“I thought they would hang him, but he ended up getting them to sign,” recalls his brother, E.W. “That’s how good a salesman he was.”

It was an eclectic club – “a bastard country club,” says Leonard Swartz, an early member – where Jews and good ol’ Southern boys mixed freely. Opinions varied on the quality of the golf course, but inside the clubhouse, the revelry rarely stopped.

“We had the absolute best parties of anyplace,” Swartz says. One year, he recalls, waitresses dressed up as cats and danced in cages while men fed them.

Scenic Hills opened in 1959, and in 1966 the Pensacola Ladies’ Invitational, an LPGA event, was held there, with Sandra Haynie defeating Kathy Whitworth in a playoff.

There are varying accounts of what initially attracted the LPGA to Scenic Hills. Kirkland gives credit to Pat Horner, wife of the former head pro, for landing the event. It’s likely that club president Crawford Rainwater, a Southern Golf Association and U.S. Golf Association official, also had a hand in recruiting the LPGA.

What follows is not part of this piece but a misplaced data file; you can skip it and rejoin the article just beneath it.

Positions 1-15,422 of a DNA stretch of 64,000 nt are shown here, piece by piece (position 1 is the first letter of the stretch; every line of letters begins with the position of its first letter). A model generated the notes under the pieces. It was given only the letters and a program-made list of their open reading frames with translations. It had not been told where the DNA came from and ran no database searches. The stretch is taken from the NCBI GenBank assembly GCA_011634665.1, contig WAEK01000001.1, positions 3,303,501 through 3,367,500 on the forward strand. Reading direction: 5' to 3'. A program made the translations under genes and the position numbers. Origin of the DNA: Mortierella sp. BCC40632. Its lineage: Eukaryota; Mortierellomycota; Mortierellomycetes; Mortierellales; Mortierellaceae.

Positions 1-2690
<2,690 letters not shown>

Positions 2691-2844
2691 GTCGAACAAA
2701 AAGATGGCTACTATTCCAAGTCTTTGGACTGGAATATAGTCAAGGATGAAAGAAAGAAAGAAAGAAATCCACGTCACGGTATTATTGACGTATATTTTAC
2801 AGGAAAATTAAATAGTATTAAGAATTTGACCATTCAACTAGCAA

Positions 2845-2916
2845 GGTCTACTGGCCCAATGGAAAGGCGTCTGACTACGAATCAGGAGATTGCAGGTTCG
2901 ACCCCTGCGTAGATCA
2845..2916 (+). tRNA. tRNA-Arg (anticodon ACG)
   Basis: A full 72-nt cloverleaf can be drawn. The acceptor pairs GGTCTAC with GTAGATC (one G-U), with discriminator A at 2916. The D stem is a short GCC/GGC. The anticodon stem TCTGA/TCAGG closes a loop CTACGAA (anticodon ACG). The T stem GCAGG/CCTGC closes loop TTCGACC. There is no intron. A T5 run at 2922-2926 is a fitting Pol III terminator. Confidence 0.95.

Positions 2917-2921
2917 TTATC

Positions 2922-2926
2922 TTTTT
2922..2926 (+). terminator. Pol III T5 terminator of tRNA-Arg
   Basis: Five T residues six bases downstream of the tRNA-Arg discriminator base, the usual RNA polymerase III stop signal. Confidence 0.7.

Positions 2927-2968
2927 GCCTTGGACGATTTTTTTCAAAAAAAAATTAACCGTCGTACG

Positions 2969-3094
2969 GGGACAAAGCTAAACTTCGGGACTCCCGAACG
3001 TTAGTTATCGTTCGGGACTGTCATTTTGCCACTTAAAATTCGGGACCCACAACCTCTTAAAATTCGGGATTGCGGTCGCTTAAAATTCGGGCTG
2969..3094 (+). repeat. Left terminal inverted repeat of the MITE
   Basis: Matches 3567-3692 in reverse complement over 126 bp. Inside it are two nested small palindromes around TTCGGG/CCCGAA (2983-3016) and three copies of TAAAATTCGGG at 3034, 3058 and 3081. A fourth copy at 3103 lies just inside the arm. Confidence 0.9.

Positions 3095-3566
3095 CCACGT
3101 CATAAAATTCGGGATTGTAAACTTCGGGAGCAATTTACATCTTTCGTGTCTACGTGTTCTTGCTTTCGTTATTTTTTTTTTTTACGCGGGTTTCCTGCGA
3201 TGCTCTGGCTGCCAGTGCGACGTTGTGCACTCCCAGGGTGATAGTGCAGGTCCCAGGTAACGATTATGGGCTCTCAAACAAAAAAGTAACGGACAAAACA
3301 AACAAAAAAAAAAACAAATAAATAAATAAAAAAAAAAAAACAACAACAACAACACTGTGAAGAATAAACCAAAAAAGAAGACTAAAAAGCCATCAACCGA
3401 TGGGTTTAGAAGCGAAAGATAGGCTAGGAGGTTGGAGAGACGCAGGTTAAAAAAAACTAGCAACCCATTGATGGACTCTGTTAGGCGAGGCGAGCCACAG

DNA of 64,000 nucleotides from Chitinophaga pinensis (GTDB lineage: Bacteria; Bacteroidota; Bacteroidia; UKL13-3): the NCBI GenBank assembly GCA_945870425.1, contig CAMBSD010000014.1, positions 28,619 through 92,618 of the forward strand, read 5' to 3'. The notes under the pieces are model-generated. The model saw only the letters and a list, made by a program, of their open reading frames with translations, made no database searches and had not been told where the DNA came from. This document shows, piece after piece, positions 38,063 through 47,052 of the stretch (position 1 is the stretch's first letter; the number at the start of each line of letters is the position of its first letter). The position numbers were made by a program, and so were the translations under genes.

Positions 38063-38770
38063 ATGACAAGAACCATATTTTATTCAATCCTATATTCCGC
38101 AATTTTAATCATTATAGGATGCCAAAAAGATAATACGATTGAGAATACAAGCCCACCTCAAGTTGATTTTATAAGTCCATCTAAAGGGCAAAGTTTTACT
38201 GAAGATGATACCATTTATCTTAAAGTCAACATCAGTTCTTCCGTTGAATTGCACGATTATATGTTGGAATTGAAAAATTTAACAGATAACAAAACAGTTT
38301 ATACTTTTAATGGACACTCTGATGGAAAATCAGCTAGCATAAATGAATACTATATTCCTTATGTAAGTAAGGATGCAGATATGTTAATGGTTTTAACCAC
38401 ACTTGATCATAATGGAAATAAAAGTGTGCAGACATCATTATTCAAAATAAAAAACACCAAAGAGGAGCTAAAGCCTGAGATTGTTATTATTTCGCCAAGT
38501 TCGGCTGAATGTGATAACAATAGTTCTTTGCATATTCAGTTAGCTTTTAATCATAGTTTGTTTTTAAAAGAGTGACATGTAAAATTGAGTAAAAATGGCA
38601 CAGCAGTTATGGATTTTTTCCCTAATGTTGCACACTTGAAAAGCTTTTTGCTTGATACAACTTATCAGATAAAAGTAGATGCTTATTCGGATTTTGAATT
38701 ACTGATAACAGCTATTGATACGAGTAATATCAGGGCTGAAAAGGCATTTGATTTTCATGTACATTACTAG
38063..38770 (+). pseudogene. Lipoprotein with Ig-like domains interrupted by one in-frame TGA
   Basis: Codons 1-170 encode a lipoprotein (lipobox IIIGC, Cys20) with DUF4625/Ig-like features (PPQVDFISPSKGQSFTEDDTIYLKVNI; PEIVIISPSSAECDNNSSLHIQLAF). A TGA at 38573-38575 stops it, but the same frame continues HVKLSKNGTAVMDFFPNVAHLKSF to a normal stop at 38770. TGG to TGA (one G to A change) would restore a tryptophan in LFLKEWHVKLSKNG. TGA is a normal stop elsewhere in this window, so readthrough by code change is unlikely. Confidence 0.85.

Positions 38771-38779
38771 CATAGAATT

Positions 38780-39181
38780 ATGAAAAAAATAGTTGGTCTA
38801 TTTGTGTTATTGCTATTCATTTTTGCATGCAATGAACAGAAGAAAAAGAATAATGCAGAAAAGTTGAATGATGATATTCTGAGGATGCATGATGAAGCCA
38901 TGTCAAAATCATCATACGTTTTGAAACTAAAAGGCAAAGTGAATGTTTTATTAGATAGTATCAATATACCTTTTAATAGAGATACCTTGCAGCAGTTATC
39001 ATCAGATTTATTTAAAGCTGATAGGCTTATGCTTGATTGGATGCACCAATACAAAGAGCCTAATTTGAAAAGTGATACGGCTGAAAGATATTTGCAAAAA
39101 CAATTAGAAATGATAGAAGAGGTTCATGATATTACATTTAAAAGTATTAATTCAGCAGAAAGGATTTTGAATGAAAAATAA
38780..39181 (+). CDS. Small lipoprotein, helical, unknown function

The tournament returned in 1967-68, with Mickey Wright and Whitworth claiming the titles. Caponi, who goes by Caponi-Byrnes after her 2006 marriage, posted top 10s each year while establishing lasting ties to Pensacola. Scenic Hills member George White and his family hosted her at their home near the second tee, and she sometimes would return during off weeks to visit. Jeff White, George’s son, recalls Caponi sending the family a gingerbread house at Christmas, and to this day, she still can rattle off the names of the White children.

“It was like having a favorite relative come and stay with you,” Jeff White says.

• • •

Everyone knew the ’69 Open would be a hot one – this was, after all, Florida’s western panhandle in late June – but no one anticipated the furnace that Scenic Hills would become. Temperatures in Round 1 hit 97, with comparable humidity, and just kept rising. At one point temperatures were reported as high as 108 degrees.